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What to Expect from a Career in Interior Design

What to Expect from a Career in Interior Design

Bureau of Labor Statistics, U.S. Department of Labor

Nature of the Work

Interior designers draw upon many disciplines to enhance the function, safety, and aesthetics of interior spaces. Interior designers are concerned with how different colors, textures, furniture, lighting, and space work together to meet the needs of a building’s occupants. Designers are involved in planning the interior spaces of almost all buildings—offices, airport terminals, theaters, shopping malls, restaurants, hotels, schools, hospitals, and private residences. Designers help to improve these spaces in order to boost office productivity, increase sales, attract a more affluent clientele, provide a more relaxing hospital stay, or increase the building’s market value.

Traditionally, most interior designers focused on decorating: choosing a style and color palette and then selecting appropriate furniture, floor and window coverings, artwork, and lighting. However, an increasing number of designers are becoming more involved in designing architectural detailing, such as crown molding and built-in bookshelves, or planning layouts of buildings undergoing renovation, including helping to determine the location of windows, stairways, escalators, and walkways. Interior designers must be able to read blueprints, understand building and fire codes, and know how to make the space accessible to the disabled. Designers frequently collaborate with architects, electricians, and building contractors to ensure that their designs are safe and meet construction requirements.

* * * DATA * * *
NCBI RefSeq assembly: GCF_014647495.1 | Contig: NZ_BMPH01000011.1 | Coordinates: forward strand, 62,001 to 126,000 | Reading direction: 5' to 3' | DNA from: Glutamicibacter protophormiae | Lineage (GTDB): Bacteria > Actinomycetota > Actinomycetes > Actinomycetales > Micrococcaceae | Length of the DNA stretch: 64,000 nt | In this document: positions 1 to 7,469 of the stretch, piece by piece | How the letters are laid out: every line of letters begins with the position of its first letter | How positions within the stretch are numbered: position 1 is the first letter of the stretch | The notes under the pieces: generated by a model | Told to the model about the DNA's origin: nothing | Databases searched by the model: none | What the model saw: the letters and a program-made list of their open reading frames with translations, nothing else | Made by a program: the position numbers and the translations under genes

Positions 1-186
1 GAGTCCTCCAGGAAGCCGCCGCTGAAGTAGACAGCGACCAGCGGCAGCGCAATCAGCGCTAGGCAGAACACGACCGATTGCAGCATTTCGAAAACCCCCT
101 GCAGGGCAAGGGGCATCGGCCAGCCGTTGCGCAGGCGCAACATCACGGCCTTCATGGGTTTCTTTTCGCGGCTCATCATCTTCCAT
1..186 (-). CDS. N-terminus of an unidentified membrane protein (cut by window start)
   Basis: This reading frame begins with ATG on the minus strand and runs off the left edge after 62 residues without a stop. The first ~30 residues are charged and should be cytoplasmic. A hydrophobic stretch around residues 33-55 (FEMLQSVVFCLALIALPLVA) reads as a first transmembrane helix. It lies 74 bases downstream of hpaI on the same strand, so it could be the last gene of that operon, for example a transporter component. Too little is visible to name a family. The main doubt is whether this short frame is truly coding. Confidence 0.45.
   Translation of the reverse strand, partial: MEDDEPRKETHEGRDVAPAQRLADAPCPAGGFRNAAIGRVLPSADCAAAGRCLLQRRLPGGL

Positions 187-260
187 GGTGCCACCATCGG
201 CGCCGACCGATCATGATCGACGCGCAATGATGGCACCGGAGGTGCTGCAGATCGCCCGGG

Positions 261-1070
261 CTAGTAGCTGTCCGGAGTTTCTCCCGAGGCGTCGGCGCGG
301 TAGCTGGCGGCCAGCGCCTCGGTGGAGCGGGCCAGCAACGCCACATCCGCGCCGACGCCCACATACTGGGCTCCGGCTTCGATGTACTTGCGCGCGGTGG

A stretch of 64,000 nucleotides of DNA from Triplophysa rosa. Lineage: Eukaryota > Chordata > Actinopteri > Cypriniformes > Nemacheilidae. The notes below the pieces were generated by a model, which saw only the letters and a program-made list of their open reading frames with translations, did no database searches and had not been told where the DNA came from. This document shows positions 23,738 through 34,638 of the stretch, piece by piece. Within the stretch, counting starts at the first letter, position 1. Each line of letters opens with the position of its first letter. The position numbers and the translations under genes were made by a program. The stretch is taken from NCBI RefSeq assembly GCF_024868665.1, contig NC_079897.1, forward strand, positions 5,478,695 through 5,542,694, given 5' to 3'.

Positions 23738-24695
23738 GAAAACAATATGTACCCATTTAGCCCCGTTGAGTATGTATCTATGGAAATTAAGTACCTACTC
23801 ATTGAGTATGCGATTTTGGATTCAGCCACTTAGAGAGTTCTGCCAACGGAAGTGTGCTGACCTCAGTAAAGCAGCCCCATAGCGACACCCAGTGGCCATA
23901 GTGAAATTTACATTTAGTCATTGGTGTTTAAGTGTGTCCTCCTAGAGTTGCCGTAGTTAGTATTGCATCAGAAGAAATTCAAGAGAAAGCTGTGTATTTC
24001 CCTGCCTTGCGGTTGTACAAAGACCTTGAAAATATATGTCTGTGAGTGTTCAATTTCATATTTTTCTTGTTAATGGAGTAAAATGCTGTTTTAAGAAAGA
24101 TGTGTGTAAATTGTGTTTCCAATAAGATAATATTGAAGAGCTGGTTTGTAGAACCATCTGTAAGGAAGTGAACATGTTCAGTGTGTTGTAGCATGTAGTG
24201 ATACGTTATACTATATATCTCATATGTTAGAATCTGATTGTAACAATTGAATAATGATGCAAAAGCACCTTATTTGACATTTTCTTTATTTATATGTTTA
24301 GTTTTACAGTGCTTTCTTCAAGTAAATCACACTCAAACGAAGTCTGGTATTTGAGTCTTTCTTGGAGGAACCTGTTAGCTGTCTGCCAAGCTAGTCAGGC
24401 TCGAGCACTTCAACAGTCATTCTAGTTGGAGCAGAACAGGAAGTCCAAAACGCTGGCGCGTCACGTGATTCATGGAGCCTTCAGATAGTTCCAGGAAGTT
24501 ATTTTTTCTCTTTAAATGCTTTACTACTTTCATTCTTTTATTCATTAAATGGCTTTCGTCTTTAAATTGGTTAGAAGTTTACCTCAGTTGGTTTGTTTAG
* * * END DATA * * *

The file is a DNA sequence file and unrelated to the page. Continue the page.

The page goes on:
Despite the varied building spaces interior designers work with, almost all projects follow the same design process. The first step in developing a new design is to determine the needs of the client, known as programming. The designer usually will meet face-to-face with the client in order to find out how the space will be used and to get an idea of the client’s design preferences and budget. For example, the designer might inquire about a family’s cooking habits if the family is remodeling a kitchen or ask about a store or restaurant’s target customer in order to pick an appropriate design. The designer also will visit the space and take inventory of the existing furniture and equipment as well as identify the any potential design problems and the positive attributes of the space.

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